American College of Cardiology

American College of Cardiology

Issue: June 2012
April 05, 2012
1 min read

New Medicare/Medicaid rule increases ICD patient costs, lengths of stay

Issue: June 2012
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Longer lengths of stay, increased cost per case and a greater number of procedures with anesthesiologists or additional cardiologists administering sedation have all been observed in implantable cardioverter-defibrillator implantation procedures following a policy change from the Centers for Medicare and Medicaid Services, according to  research presented at the American College of Cardiology’s 61st Scientific Sessions.

The study investigated ICD implant procedures following a new CMS requirement mandating that practitioners providing deep sleep sedation be independent from the practitioner performing the procedure. The policy change went into effect in February 2010.

Researchers reviewed 431 ICD implant cases at Indiana University Health Methodist Hospital in Indianapolis; 243 implant procedures were performed before the policy change and 188 were performed after the change.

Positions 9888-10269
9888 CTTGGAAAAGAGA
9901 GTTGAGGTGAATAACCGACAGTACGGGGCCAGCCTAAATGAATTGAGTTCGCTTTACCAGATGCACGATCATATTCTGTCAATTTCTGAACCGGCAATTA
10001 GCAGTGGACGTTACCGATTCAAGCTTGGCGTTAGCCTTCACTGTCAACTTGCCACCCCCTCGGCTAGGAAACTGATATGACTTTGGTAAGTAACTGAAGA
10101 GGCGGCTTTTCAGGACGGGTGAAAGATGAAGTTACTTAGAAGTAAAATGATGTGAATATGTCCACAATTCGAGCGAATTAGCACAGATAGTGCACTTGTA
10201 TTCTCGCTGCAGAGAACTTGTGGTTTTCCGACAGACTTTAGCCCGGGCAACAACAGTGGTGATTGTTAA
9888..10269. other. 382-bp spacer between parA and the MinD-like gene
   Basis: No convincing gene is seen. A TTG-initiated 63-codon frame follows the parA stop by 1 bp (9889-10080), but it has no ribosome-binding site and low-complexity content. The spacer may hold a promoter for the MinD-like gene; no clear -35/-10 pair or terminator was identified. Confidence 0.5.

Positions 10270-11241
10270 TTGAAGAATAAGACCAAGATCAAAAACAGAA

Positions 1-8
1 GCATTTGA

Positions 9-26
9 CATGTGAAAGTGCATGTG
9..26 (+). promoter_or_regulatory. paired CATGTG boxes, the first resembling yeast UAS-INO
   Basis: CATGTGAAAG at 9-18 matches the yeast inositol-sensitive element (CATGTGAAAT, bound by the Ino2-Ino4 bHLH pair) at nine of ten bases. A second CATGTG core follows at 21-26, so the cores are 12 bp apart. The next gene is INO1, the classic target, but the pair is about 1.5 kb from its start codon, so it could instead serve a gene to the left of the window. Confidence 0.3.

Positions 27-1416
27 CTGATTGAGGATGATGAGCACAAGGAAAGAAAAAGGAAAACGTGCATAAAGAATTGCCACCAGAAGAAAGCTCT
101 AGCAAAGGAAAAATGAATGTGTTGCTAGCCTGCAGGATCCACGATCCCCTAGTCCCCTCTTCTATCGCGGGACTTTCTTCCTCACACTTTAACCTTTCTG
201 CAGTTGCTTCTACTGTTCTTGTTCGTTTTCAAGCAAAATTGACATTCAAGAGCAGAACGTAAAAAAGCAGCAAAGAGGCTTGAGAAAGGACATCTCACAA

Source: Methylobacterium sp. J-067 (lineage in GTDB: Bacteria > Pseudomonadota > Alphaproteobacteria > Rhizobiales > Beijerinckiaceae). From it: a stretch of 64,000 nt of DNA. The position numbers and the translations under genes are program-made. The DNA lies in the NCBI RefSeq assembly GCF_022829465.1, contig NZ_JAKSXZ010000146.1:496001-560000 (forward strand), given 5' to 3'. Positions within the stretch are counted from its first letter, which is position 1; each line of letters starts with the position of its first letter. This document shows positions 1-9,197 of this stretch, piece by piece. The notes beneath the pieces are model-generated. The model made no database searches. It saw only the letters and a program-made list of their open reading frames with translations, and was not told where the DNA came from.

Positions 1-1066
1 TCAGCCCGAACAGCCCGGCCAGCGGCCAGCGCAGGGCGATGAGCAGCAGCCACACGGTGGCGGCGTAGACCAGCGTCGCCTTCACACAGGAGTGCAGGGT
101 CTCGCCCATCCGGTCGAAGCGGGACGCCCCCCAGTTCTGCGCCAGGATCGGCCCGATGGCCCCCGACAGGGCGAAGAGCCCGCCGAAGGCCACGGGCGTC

The post-policy group showed longer lengths of stay, with a mean of 4.1 days, compared with 2.9 days in the group with procedures done before the policy change. Mean cost per case increased by $844 following the policy change. Compared with the group who underwent procedures before the policy change, the post-policy group also had significantly more cases performed under Anesthesiologist Administered Sedation (7.4% vs. 51.1%) and Additional Cardiologist-Administered Deep Sedation (0% vs. 45.7%). Prior to the policy change, 92.6% of cases were done under Proceduralist Directed Deep Sedation compared with 3.3% following the new requirement.

“There was little evidence to support the policy change with regard to patient safety or outcomes,” Osama Abdel-Hafez, MD, an internal medicine resident at the Indiana University School of Medicine, stated in a press release. “A policy that increases costs significantly without improvement in patient outcomes should be further reviewed.”

Deep sedation is not without complications,” Abdel-Hafez said. “However, there should be better selection of cases that need an anesthesiologist’s services. The CMS requirement was a blanket policy that covered all patients.”

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Disclosure: The study was self-funded by the Indiana University School of Medicine.